Legal minds condemn arson and vandalism

Top News | Stella Wong 10 Dec 2019

The city's legal minds condemned arson attacks on two court buildings and called for the immediate arrest of the arsonists.

The attacks marred the generally peaceful and orderly march on Sunday, when 800,000 people took to the streets in a protest organized by the Civil Human Rights Front.

The front also admonished the attackers.

The entrances to the High Court in Admiralty and the Court of Final Appeal in Central were set alight and graffiti was sprayed on the walls of the High Court.

The Hong Kong Bar Association deplored the acts of arson and vandalism "in the strongest possible terms."

It added: "It is ironic that when the International Human Rights Day was being commemorated, the very institution which administers justice, protects the rule of law as its key guardian, and upholds fundamental rights and freedoms, is being attacked."

The association said the arsonists are not genuine protesters but criminals and they must be brought to justice.

"Their acts cannot be defended or justified in any manner whatsoever and were not committed in the exercise of any rights in a civilized society governed by the rule of law," it added.

The Law Society of Hong Kong said it strongly condemned all attempts to "undermine respect for judicial integrity and independence."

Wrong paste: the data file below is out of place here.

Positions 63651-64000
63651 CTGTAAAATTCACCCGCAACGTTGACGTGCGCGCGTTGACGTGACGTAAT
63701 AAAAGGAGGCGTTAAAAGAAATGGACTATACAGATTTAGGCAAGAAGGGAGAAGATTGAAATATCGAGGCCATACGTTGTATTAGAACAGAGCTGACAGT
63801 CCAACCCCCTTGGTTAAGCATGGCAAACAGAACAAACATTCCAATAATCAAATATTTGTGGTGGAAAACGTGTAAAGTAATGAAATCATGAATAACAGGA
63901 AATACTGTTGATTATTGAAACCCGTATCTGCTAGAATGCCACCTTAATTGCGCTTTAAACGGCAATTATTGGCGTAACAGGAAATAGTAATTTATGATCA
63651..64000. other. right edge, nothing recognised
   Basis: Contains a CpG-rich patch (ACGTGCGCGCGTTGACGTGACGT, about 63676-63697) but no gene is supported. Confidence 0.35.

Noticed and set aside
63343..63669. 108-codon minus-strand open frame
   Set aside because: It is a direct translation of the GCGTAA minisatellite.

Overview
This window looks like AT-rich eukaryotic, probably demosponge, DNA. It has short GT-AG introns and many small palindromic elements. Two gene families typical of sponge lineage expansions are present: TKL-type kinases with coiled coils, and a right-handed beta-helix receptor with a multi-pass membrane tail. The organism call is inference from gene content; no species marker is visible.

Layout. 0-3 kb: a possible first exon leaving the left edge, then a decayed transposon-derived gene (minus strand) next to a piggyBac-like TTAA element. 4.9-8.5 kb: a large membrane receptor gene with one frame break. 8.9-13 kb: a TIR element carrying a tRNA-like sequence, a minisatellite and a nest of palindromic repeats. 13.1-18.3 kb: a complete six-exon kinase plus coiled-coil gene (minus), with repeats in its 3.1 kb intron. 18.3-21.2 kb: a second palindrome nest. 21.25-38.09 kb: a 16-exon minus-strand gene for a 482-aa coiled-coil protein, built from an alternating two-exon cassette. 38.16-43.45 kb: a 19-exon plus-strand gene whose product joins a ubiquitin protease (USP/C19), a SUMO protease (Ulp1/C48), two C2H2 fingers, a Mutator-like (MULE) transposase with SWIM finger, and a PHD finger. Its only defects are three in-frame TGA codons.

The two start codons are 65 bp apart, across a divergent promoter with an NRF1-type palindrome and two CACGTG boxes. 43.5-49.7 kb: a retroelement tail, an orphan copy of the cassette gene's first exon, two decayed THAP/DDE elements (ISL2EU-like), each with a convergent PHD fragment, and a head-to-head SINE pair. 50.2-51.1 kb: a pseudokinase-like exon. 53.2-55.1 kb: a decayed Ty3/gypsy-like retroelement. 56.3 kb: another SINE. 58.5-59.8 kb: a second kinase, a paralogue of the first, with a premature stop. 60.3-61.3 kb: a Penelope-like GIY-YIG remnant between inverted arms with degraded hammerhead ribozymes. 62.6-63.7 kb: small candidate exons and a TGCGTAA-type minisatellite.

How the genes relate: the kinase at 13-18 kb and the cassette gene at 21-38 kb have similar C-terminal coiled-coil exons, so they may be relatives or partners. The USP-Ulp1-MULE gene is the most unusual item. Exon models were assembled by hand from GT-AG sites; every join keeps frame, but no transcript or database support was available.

It said: "Venting dissatisfaction by throwing petrol bombs at court buildings and vandalizing property must be abhorred.

"Those who committed these criminal acts must stop taking the law into their own hands. These acts will not help resolve any problem."

Basic Law Committee vice chairwoman Maria Tam Wai-chu said arson and graffiti at the court buildings disrespected the rule of law.

"The rule of law is an important pillar of Hong Kong. These rioters have neglected the rule of law. I hope police can arrest them and bring them to justice," said Tam, a lawyer who is also a former executive councillor and legislator.

Jimmy Sham Tsz-kit, convener of the Civil Human Rights Front, said he saw no reason why courts should be vandalized as the rule of law should be protected.

"We should protect the rule of law and the courts are the important elements of the rule of law in Hong Kong. In this situation, I cannot see any reason for protesters to set the courts on fire," Sham said on a radio program.

"Not every judgment is in our favor, but the courts have maintained their neutrality. At least we won our appeal against the anti-mask law and emergency law."

After the anti-mask law was ruled unconstitutional, Sham said the mainland has been criticizing Hong Kong's courts and that the constitutional issues are in the hands of the National People's Congress instead of Hong Kong courts.

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